When studying the best way to meet these new hydrogen requirements, the influence of hydrogen quan­­tity, purity, pressure (and hence compression), routing through the re­finery and cost must all be considered by refiners. There are also important considerations regarding the fuel gas system – especially, the amount of fuel gas and its hydrogen content – that play a role in the profitability of the refinery.

In 2001, Air Liquide and Aspen Tech formed an alliance, PRO-EN™ Services, to provide hydrogen optimisation services to refining companies. Since forming the alliance, the two companies have performed over fourteen hydrogen optimisation studies for refineries in North America and Western Europe.

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Using polymers in ­sulphuric acid service

Summary

Polymers have been used successfully in sulphuric acid corrosion protection systems for decades. Mahmoud Salehi and Dr Andreas Hopp of Steuler Industriewerke provide a brief overview of the corrosion protection materials used in sulphuric acid plants.

Abstract

The concrete and steel components in plants producing or handling sulphuric acid are exposed to highly aggressive corrosive stresses. Consequently, custom­ised corrosion protection systems must be designed and implemented to achieve long service life of the components and to en­sure that the plant and production fac­ilities are suitably protected.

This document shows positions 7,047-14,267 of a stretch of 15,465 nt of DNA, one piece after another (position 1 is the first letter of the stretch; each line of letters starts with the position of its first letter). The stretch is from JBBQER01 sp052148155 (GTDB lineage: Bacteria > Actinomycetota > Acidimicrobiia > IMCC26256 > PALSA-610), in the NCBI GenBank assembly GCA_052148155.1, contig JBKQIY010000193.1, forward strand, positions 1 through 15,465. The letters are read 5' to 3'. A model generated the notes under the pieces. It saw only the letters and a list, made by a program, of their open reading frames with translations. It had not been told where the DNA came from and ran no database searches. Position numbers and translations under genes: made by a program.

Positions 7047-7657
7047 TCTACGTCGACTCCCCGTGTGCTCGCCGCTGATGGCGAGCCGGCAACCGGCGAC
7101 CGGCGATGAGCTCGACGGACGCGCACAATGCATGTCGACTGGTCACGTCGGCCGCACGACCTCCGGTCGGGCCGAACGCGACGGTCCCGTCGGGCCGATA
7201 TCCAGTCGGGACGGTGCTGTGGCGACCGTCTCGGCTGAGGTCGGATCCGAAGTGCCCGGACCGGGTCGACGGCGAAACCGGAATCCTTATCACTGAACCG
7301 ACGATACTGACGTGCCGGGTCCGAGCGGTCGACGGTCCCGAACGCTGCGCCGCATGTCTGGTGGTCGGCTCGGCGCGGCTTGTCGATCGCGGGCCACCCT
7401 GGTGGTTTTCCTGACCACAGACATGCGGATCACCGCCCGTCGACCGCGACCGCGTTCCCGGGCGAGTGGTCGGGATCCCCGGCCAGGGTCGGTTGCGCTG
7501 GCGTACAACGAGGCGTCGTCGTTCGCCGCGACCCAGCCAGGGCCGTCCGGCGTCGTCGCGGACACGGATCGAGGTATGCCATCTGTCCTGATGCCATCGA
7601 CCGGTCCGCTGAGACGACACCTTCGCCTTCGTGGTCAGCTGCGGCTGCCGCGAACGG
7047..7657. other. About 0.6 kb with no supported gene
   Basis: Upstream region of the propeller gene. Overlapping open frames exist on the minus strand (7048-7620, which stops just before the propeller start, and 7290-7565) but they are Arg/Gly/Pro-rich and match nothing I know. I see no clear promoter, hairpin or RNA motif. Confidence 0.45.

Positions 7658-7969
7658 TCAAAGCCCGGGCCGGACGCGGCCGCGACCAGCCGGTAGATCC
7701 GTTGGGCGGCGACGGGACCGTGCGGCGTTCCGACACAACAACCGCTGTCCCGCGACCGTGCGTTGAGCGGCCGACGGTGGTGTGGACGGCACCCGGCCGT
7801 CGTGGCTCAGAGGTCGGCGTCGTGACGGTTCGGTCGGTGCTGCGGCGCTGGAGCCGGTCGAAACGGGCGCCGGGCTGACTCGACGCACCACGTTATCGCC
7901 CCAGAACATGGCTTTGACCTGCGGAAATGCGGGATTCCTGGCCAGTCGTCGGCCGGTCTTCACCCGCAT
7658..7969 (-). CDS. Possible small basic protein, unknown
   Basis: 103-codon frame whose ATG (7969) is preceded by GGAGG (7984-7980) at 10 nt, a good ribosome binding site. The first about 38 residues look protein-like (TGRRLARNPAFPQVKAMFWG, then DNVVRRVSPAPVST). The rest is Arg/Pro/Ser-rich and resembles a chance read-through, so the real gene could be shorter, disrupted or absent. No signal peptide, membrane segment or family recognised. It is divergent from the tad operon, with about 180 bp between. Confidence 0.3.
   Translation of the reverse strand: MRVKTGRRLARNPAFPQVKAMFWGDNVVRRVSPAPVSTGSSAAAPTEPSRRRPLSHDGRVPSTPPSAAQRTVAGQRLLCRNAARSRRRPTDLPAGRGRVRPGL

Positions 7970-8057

Elevated and/or fluctuating temperatures intensify the corrosive effect of sulphuric acid. In addition, plant components are frequently exposed to mechanical stresses, e.g. pressure loads or abrasive stresses.

Organic polymers have been used with great success in corrosion protection systems for these components for many years. Nowadays a very diverse range of materials is available. The most suitable and economical materials for individual components are sel­ected according to the chemical, thermal and mechanical stresses that they are exposed to.